Last year’s Easter Bunny 150 was one of the early casualties of the COVID-19 pandemic, canceled in the early weeks of the global public health crisis. Rather than shoehorn a makeup event into a fluid and ever-changing 2020 schedule, PASS opted to hold off until 2021, setting the stage for this weekend’s double feature.

Friday night’s Easter Bunny 150 will be credited as the 15th running of the event, with Saturday’s Easter Bunny 150 serving as the 16th and latest iteration.

While PASS builds on its history this weekend, ACT will be making history. Despite the similar name and exterior shell, the ACT Late Models are a different breed from the Late Model Stock Cars so entrenched in the Carolinas. With eight-inch tires, crate engines and strict shock rules, the ACT Late Models are a unique and somewhat cost-effective take on the discipline, a staple at weekly tracks throughout New England and the Canadian province of Quebec as well as on the road.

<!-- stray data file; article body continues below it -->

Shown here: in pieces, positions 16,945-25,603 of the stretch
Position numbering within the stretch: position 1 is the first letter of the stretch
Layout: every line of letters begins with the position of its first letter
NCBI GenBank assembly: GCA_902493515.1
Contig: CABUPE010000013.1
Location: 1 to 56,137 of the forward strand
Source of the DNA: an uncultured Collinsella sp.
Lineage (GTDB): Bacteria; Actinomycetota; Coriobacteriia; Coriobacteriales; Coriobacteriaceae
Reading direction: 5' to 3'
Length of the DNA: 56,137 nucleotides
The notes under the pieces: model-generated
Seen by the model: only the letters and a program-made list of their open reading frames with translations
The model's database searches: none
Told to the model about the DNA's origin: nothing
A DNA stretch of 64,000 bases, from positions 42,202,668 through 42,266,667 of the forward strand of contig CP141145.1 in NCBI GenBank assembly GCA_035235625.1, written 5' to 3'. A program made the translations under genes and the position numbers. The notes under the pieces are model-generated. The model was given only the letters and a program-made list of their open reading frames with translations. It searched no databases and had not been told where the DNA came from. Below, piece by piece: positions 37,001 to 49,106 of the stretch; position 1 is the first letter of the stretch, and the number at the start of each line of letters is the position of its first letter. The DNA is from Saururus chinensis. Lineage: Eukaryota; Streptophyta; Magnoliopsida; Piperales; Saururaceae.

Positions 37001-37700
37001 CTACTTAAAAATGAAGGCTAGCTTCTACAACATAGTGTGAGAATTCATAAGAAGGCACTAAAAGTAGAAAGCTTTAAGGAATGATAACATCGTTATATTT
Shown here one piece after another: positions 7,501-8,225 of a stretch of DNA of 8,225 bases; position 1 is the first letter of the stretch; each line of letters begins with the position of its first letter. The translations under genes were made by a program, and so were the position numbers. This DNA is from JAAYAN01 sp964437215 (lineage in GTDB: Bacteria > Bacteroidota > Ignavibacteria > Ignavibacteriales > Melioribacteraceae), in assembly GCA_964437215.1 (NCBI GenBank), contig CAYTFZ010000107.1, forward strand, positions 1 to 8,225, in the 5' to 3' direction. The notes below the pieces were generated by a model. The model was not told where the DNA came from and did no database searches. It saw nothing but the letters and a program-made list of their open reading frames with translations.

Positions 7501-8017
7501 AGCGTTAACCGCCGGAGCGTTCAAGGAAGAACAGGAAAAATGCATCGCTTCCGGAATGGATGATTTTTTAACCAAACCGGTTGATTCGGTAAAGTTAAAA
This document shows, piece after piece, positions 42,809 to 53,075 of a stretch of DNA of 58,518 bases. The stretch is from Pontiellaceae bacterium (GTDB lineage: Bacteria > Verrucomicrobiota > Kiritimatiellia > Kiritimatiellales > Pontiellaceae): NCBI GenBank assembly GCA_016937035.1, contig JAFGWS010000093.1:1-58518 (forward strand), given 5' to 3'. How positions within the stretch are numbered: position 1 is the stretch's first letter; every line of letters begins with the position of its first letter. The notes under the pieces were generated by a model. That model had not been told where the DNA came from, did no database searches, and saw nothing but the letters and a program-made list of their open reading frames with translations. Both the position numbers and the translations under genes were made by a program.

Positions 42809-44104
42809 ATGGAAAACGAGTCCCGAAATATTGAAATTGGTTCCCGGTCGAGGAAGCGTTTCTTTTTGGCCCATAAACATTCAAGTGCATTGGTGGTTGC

But few road trips have taken the ACT Tour quite as far. Friday’s Hickory 125 and Saturday’s Easter Bunny 125 are the first races in the ACT Late Model Tour’s 30-year history to be contested in the state of North Carolina. Indeed, the Vermont-based Tour has never run a points race farther south than Connecticut’s New London-Waterford Speedbowl, or farther west than central New York.

That will not change this weekend, as the Hickory events are not part of the twelve-race ACT Tour championship schedule. A decision was made not to penalize teams unable to make the long haul. But even with only prize money and bragging rights on the line, twenty-nine cars were in attendance at the historic oval for Thursday’s practice session.